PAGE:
ProLiant Servers - Netservers

ntbackup compressione

 
CA1268492
Occasional Contributor

ntbackup compressione

Salve,
ho un server Proliant ml370 G3 windows 2003 con in Ait 35 scsi che deve fare il backup su nastro di 39GB di dati.
Con il comando ntbackup ed un file .bks ho schedulato il backup notturno ma non mi basta un nastro anche se la cassetta potrebbe avere la compressione 2:1, in più ho fatto dei test con un diagnostico che mi ha confermato che la compressione del nastro funziona.
Abbiamo anche sostituito l'Ait ma continua a dare il solito problema.
I dati da salvare sono i classici file doc xls ppt jpg ecc...
Avete qualche succerimento?
1 REPLY 1
Robert-Jan Goossens
Honored Contributor

Re: ntbackup compressione

Daniele,

Please post your question in English.

The compression ratio depends all kind of variables, kind of files, hardware compression <--> software compression, Iâ ve seen compression ratios of 4:1 on database files and less then one on zipped/compressed files.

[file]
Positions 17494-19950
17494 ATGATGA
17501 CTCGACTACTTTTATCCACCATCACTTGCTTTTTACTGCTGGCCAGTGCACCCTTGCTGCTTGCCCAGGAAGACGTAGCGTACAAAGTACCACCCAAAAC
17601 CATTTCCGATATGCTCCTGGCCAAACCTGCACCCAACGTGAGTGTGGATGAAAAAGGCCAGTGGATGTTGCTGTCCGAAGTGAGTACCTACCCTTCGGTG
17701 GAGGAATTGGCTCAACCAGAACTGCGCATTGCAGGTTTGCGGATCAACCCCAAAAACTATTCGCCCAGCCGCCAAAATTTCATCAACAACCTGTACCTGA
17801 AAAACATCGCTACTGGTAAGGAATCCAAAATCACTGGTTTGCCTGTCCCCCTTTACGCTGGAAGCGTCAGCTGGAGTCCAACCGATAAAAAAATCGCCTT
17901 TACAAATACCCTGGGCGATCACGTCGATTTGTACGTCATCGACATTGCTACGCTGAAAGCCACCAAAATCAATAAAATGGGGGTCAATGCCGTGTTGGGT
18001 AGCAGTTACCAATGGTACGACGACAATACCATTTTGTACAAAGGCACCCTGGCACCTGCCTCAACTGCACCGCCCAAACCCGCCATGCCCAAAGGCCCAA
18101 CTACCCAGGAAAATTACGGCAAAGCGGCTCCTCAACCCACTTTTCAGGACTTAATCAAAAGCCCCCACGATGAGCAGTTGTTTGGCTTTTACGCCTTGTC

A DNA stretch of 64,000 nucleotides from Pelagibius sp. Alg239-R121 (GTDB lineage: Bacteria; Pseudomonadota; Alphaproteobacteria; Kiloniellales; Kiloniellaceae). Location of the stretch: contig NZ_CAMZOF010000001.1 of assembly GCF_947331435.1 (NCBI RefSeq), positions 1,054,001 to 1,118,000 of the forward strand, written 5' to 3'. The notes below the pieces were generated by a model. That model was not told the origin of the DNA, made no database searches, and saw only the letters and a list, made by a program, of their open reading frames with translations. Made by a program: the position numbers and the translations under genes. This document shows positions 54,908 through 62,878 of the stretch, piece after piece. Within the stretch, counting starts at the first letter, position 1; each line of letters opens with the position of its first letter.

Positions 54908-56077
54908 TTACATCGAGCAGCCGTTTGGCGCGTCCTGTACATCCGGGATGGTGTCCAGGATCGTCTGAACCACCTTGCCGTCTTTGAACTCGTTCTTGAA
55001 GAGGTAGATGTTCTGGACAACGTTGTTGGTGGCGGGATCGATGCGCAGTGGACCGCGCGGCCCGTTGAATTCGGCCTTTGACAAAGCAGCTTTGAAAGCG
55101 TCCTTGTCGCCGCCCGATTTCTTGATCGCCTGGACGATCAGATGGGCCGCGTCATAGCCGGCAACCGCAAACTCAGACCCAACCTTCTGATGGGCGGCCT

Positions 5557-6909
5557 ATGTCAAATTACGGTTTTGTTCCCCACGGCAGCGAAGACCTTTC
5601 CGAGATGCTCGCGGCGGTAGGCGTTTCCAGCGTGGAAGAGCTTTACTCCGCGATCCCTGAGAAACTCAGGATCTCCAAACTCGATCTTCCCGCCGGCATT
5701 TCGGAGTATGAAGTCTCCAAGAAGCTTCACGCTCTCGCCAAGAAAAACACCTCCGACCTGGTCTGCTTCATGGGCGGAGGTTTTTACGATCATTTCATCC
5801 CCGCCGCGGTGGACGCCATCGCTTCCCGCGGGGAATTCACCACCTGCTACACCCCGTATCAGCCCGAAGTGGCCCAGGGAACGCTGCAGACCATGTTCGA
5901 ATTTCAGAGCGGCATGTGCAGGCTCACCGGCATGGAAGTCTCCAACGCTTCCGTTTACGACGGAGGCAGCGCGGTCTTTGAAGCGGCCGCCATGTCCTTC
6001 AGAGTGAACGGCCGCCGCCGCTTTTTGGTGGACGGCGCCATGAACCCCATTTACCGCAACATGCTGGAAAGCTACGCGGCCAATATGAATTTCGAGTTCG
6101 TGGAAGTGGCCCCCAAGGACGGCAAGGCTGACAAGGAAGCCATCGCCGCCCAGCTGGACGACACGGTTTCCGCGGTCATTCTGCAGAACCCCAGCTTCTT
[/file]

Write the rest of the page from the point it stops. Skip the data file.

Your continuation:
Below is from the quantum tech database.

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What data compression technique is used and will it be used consistently for all input data? For example, can it be used with files that are already compressed?

All DLT tape drives use LZ1, a variant of the Lempel-Ziv compression algorithm. LZ1 was selected over IBM's IDRC because testing indicated that LZ1 provided higher compression and better efficiency.
Though the DLT compression is specified as a 2 to 1 ratio, compression can vary depending on the input data. Binary files may compress at a 1.5 to 1 ratio while images from a Paint application may compress at a 4.5 to 1 ratio. There may be no compression at all with data that has already been compressed with a Lempel-Ziv or more powerful compression method. Such compressed data, or very random data (including encrypted data), will likely expand by about 5%. IDRC compressed data usually gets compressed slightly more by LZ1.
The only disadvantage to using compression all the time is that some files may expand slightly, as noted above. If in doubt, and if there is a significant amount of data, the Log Sense Read/Write Compression Ratio page can be used to monitor the compression rates that are actually achieved.
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Hope this helps,
Robert-